Aliases for SAV1 Gene
External Ids for SAV1 Gene
Previous GeneCards Identifiers for SAV1 Gene
WW domain-containing proteins are found in all eukaryotes and play an important role in the regulation of a wide variety of cellular functions such as protein degradation, transcription, and RNA splicing. This gene encodes a protein with two WW domains, a SARAH domain, and a coiled-coil region and is ubiquitously expressed in adult tissues. This protein binds to MST1 (mammalian sterile 20-like kinase 1) and promotes MST1-induced apoptosis. It has also been shown to bind to HAX1 (hematopoietic cell-specific protein 1 (HS1)-associated protein X-1) and to attenuate the anti-apoptotic effects of HAX1. Studies in human and mouse suggest this gene acts as a tumor suppressor. [provided by RefSeq, Aug 2012]
GeneCards Summary for SAV1 Gene
SAV1 (Salvador Family WW Domain Containing Protein 1) is a Protein Coding gene. Diseases associated with SAV1 include Retinitis Pigmentosa 44 and Wilson-Turner Syndrome. Among its related pathways are Hippo signaling pathway - multiple species and Hippo signaling pathway. An important paralog of this gene is MAGI3.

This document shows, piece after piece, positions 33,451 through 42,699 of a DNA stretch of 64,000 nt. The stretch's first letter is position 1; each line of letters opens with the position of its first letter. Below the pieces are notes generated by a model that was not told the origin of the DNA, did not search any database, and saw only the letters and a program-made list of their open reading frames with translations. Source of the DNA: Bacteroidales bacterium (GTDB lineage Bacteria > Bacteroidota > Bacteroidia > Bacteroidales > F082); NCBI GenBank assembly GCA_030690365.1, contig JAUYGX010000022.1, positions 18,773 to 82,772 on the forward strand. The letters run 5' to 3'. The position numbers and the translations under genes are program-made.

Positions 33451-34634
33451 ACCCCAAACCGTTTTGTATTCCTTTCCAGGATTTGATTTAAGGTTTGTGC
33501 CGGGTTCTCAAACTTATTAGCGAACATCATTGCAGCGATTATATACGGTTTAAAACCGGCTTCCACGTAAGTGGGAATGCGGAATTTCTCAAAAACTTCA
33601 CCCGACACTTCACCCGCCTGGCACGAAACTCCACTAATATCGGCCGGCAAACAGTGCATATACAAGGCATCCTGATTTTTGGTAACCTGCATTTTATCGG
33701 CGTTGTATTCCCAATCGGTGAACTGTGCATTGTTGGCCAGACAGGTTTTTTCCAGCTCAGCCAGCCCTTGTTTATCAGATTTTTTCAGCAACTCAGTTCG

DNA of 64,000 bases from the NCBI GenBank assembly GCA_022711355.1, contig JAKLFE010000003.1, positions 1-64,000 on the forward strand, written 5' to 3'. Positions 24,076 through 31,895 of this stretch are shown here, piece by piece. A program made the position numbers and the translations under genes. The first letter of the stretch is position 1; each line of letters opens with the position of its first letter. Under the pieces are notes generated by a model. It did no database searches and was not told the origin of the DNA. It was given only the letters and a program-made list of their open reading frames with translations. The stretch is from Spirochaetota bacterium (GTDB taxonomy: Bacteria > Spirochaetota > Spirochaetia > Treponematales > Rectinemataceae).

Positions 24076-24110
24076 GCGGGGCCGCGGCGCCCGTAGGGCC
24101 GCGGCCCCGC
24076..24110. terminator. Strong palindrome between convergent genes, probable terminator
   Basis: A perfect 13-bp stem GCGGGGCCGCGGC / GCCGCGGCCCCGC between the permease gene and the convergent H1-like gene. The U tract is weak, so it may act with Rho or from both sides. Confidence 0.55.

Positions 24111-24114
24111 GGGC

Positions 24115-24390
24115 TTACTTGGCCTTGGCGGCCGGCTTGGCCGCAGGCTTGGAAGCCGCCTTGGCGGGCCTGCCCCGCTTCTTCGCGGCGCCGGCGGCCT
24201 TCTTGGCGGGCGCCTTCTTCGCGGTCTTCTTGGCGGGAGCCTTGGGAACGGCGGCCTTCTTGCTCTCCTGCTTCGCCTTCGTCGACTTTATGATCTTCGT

UniProtKB/Swiss-Prot for SAV1 Gene
Regulator of STK3/MST2 and STK4/MST1 in the Hippo signaling pathway which plays a pivotal role in organ size control and tumor suppression by restricting proliferation and promoting apoptosis. The core of this pathway is composed of a kinase cascade wherein STK3/MST2 and STK4/MST1, in complex with its regulatory protein SAV1, phosphorylates and activates LATS1/2 in complex with its regulatory protein MOB1, which in turn phosphorylates and inactivates YAP1 oncoprotein and WWTR1/TAZ. Phosphorylation of YAP1 by LATS1/2 inhibits its translocation into the nucleus to regulate cellular genes important for cell proliferation, cell death, and cell migration. SAV1 is required for STK3/MST2 and STK4/MST1 activation and promotes cell-cycle exit and terminal differentiation in developing epithelial tissues. Plays a role in centrosome disjunction by regulating the localization of NEK2 to centrosomes, and its ability to phosphorylate CROCC and CEP250. In conjunction with STK3/MST2, activates the transcriptional activity of ESR1 through the modulation of its phosphorylation.